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Rude Health looks at how you can cope with headaches and migraines the natural way

If you suffer from headaches the most obvious culprits are dehydration, stress and poor sleep. Common sense steps such as drinking more water and getting enough sleep can help to prevent this becoming a common problem.

For 12-15% of the population migraine can be a real problem. The most common symptoms include nausea, vomiting, hypersensitivity to light, noise and smells, and a severe, throbbing (usually) one-sided headache. An attack can be ‘triggered’ by a combination of factors including stress, food and alcohol, hormonal changes, an excess or lack of sleep, weather factors, changes of routine, poor posture and flicker from televisions, computer screens and certain types of lighting. Migraine is three times more common in women than men due to the hormonal changes through a woman’s life from puberty to menopause.

Food triggers

For some people headaches and migraines are triggered by food and drinks that contain amino acids such as arginine, tyramine and histamine. These include aged and fermented foods like cheeses; dried and fermented meats such as bacon, pepperoni, salami and ham. Sourdough breads, yeast breads and yeast extracts also contain high levels of tyramine and also fermented foods like vinegar, sauerkraut and alcohol. Tannin-rich foods and drinks like tea, coffee, berries and nuts should be avoided where possible.

The role of stress

Stress may seem normal in our busy lives, but it can lead to real health problems including migraines and headaches because it depletes the body of nutrients such as zinc, vitamin C, magnesium and B vitamins. Taking a high quality daily multivitamin and mineral supplement can go a long way to redressing the balance.

Natural help

Basil oil –
good for headaches caused by tight muscles caused by tension.

CoQ10 –
thought to help prevent migraines due to its omega-3 content, found in oily fish and wholegrains or as a supplement.

Flaxseed –
rich in omega-3 fatty acids, can be taken as an oil.

Lavender oil –
relaxes your mind and body. Place a drop on your temples or add 2-4 drops to boiling water and inhale.

Magnesium –
aids sleep and muscle tension. Spray straight onto the trouble spot.

Valerian –
good for relaxing stiff muscles. Take as a tincture or in tea.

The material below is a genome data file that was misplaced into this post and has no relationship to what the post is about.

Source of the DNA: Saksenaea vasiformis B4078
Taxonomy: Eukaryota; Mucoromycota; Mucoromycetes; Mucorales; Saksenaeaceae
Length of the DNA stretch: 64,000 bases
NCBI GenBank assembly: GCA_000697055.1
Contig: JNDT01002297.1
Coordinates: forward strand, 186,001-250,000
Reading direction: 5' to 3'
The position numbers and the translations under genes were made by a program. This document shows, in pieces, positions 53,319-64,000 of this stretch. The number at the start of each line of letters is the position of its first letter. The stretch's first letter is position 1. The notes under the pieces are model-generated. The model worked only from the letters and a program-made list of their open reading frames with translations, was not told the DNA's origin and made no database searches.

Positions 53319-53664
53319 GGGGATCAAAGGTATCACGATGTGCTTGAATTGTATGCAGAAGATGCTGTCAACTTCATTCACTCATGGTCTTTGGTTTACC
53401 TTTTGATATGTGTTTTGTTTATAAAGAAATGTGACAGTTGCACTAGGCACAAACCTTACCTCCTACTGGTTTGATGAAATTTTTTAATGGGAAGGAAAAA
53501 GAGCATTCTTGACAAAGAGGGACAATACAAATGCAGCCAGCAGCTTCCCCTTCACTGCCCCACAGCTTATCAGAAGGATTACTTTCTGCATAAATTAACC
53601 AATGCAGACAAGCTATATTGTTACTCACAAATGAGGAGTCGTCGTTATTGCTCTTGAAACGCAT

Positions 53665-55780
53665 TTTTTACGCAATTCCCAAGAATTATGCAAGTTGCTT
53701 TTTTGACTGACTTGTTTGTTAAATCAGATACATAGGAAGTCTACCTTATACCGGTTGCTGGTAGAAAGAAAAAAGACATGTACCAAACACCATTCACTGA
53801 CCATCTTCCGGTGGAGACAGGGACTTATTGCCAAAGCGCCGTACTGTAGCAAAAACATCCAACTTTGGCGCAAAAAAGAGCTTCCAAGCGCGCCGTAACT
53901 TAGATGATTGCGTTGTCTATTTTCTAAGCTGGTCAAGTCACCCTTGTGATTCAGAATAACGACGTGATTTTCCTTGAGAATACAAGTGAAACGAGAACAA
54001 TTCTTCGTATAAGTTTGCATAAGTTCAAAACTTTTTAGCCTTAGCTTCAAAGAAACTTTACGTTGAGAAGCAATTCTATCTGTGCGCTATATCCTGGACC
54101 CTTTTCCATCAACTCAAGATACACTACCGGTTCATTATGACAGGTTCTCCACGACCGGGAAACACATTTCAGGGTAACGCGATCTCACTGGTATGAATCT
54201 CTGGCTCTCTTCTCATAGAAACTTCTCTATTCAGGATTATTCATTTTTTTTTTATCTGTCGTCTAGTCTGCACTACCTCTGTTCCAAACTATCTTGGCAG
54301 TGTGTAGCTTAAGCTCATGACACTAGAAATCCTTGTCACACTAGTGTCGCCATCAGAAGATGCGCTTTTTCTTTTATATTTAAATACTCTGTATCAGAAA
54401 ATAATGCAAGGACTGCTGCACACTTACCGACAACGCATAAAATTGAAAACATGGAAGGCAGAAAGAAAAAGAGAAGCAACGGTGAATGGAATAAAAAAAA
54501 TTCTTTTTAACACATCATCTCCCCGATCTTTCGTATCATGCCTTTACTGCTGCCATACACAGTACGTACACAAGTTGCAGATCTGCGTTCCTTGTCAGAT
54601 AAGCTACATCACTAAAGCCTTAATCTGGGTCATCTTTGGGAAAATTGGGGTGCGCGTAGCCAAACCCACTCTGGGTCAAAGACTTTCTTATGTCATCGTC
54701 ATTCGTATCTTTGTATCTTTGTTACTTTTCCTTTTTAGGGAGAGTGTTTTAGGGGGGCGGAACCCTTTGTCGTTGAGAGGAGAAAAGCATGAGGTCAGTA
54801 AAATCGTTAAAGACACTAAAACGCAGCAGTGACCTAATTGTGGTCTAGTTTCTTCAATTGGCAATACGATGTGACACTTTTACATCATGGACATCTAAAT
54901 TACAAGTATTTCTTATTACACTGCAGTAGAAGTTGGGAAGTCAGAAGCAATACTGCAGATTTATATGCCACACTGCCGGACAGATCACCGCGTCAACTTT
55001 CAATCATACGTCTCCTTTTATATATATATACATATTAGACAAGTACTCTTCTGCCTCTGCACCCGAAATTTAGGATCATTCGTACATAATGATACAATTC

Discuss your decision with a healthcare practitioner before beginning or stopping any medical or herbal treatment.

Case Confidential: ‘I tried everything to ease my migraine’

“I started having migraines a couple of times a month during puberty and I still suffer from them now,” says Ruth* from Waterford. “Over the years I have been prescribed beta blockers, anti-epileptic drugs and anti-depressants. I was also referred to a neurologist and attended a headache clinic. I decided to come off the drugs when I wanted to get pregnant.

“I tried a number of alternative therapies including reiki, kinesiology, homeopathic and flower remedies, Chinese herbs and acupuncture with varying success.

“I have found yoga to be very helpful for helping me to cope with a busy life, stress and anxiety which I now understand is a trigger for my migraines. When my job involved travelling a lot I found that yoga breathing exercises could be done on the plane and really helped.

“I also saw a nutritional therapist who recommended some vitamins and minerals and gave me advice on overall diet improvements, how to keep my blood sugar levels stable, add in good foods and maintain regular eating. That has helped.

“The other advice I got was to do 20 minutes of aerobic exercise three times a week.

“I now have a better awareness of my body and am able to recognise the signs of a migraine much earlier so that I can take steps to alleviate it. My triggers are hormone levels, coffee, travelling, wine and not getting enough sleep. Coping with migraines is all about learning what works for you.”

*Not her real name

The Migraine Association of Ireland runs a helpline 1850 200 378 and website

Click here to read earlier Rude Health Magazine natural health articles.
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